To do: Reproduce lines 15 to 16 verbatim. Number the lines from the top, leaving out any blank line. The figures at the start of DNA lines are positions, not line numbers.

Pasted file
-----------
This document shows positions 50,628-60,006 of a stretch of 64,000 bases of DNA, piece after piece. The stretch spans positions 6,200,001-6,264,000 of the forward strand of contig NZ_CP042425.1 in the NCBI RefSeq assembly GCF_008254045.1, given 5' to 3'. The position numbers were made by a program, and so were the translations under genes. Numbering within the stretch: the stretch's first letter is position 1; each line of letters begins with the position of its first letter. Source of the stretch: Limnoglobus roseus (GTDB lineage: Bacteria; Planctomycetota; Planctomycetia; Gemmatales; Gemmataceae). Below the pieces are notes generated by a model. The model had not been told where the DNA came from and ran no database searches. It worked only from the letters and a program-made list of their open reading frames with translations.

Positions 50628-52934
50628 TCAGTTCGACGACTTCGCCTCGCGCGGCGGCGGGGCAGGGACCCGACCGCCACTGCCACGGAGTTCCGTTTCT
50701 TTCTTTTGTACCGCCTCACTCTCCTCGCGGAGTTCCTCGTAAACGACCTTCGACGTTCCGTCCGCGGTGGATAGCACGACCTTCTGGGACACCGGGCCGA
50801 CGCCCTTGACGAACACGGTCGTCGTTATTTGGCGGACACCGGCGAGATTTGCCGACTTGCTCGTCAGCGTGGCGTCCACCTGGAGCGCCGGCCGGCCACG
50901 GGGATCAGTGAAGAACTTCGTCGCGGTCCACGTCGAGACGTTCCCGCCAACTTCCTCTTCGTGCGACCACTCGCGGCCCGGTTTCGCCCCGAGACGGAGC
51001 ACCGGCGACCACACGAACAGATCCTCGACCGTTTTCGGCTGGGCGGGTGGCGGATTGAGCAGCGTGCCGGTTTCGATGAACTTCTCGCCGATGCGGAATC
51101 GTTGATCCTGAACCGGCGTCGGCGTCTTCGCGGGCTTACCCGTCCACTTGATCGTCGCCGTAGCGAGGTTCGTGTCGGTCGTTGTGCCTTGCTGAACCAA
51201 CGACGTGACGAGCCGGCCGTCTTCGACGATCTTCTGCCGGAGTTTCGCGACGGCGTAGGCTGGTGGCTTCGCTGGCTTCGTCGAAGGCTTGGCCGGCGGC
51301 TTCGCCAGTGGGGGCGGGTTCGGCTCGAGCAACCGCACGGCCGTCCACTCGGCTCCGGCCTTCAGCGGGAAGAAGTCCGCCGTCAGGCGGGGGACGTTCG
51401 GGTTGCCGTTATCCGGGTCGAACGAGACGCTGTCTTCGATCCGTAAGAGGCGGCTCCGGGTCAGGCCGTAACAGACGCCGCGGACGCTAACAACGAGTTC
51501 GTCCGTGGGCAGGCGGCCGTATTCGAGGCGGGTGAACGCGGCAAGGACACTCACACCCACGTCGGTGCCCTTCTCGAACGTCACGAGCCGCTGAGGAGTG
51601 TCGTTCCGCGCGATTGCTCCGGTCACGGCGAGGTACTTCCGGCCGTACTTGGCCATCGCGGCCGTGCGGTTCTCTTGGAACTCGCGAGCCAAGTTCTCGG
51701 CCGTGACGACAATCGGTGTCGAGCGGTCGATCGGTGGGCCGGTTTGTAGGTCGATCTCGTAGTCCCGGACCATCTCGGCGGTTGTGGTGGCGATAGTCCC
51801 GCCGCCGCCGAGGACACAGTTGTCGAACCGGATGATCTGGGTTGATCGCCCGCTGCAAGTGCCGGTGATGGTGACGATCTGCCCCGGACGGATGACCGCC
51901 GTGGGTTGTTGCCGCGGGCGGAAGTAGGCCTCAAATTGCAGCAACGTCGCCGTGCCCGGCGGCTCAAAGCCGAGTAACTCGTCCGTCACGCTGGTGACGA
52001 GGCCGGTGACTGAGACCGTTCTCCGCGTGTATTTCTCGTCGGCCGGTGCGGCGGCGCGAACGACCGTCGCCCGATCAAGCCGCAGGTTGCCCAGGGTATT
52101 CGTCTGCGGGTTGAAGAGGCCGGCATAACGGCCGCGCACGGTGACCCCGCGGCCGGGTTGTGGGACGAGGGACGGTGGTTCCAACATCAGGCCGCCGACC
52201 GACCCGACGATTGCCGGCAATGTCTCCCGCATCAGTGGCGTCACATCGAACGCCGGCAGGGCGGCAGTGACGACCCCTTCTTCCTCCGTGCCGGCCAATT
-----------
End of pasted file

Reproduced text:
51801 GCCGCCGCCGAGGACACAGTTGTCGAACCGGATGATCTGGGTTGATCGCCCGCTGCAAGTGCCGGTGATGGTGACGATCTGCCCCGGACGGATGACCGCC
51901 GTGGGTTGTTGCCGCGGGCGGAAGTAGGCCTCAAATTGCAGCAACGTCGCCGTGCCCGGCGGCTCAAAGCCGAGTAACTCGTCCGTCACGCTGGTGACGA